In commemorating the lifetime contributions of this stalwart of our global thermal-fluids science and engineering community, many prominent researchers have contributed to the publications in this special memorial issue of the ASME Journal of Heat and Mass Transfer. They cover a wide spectrum of topics that reflect Dick Goldstein's own research interests and the emerging problems and unresolved issues thereof. Experimental investigations as well as theoretical analyses or computational simulations dealing with gas-turbine cooling, free or natural convection, thermal energy conversion, enhancement of heat transfer, building cooling system, boiling heat transfer, and phase-change material based thermal energy storage have been reported. Several papers have provided new internal cooling strategies for gas turbines that include different film cooling arrangements and convection enhancement methods for improved performance. Another set of theoretical or computational simulation work has addressed natural convection in a variety of domains with or without porous media. Investigations that have explored potential convective heat transfer enhancement incurred with the use of a variety of techniques (roughness-promoting inserts, jet impingement and/or sprays, and such), conduction issues in a thermoelectric device, application of multiscale modeling, and drop–surface interactions in metallic spray coating processes are also reported. Refinement of computational modeling methods for boiling bubble dynamics and an experimental study of flow boiling and associated performance of an enhanced-surface cold-plate for electronics cooling are the subject of two papers. Another pair of excursions, one experimental and one computational simulation, has demonstrated the efficacy of compact heat exchangers and small-length-scale encasement of phase-change material for deploying high energy-density thermal energy storage systems. In addition, to round out the complement of publications, the application of liquid crystal thermography and its efficacy in evaluating transient thermal characteristics of radiant floor cooling in buildings is presented in one paper. All of these contributions to the archival literature are not only significant in their currency but also are a fitting tribute to the diversity and enduring impact of the scholarly legacy of Dick Goldstein.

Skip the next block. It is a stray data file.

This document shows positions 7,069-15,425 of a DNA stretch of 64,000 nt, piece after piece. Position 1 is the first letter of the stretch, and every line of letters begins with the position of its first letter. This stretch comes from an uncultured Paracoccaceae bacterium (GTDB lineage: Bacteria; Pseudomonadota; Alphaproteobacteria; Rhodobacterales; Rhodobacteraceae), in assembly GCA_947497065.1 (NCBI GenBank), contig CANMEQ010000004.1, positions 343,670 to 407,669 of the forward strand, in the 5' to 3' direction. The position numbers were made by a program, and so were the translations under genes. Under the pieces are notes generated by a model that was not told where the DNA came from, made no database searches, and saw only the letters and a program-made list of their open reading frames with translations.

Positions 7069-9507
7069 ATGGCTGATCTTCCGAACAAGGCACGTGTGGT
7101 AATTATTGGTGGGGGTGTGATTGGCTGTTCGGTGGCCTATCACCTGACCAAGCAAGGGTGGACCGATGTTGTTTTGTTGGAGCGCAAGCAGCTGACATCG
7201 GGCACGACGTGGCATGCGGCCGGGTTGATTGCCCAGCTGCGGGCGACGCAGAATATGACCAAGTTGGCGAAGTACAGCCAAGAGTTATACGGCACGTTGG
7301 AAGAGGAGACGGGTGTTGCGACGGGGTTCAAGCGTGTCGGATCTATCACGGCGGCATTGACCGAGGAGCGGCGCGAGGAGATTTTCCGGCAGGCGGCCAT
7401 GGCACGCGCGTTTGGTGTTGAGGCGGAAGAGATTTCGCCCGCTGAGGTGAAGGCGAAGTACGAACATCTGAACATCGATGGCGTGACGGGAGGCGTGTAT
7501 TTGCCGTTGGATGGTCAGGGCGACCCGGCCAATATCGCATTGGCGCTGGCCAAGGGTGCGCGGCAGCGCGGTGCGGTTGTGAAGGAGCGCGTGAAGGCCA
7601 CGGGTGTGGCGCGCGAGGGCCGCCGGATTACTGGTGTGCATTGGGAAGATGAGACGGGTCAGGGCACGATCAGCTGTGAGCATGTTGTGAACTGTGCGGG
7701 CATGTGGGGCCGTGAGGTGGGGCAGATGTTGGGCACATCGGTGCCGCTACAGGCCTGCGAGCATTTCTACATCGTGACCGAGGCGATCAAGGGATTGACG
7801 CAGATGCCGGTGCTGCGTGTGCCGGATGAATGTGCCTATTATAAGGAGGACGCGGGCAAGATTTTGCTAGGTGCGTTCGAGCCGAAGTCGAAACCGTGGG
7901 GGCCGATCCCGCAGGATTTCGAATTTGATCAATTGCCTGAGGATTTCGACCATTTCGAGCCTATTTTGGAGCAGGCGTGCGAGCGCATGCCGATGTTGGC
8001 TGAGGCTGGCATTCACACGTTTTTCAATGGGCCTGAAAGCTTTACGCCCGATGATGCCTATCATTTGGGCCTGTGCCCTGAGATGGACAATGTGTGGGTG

With an illustrious career of more than 65 years in academia, Professor Richard J. Goldstein blazed a remarkable trail of prolific scholarship, engaged education with diverse sets of students, professional service that was marked with caring for colleagues, and endearing philanthropy. His lifelong professional endeavors produced more than 300 publications, which include archival research papers and books that address both fundamentals and applications-oriented reports, and they continue to inform of critical design questions for researchers as well as engineering students. His legacy and learning antecedents are enunciated in the ensuing personal biographical editorial, and the papers published in this special issue not only memorialize this legacy but also celebrate its contemporary relevance in the hope of engendering a role-model path for newer generations of scholars and students. On a personal note, and as so pointed out in the obituary published (March 8, 2023; Star Tribune) after his passing, Dick “loved black coffee, the Minnesota Vikings, the theatre and classical music, traveling with his children, and chasing solar eclipses.” Needless to add that the solar eclipse this year (April 8, 2024) is perhaps a fitting celestial eulogy for an exemplary colleague and friend who will be dearly missed!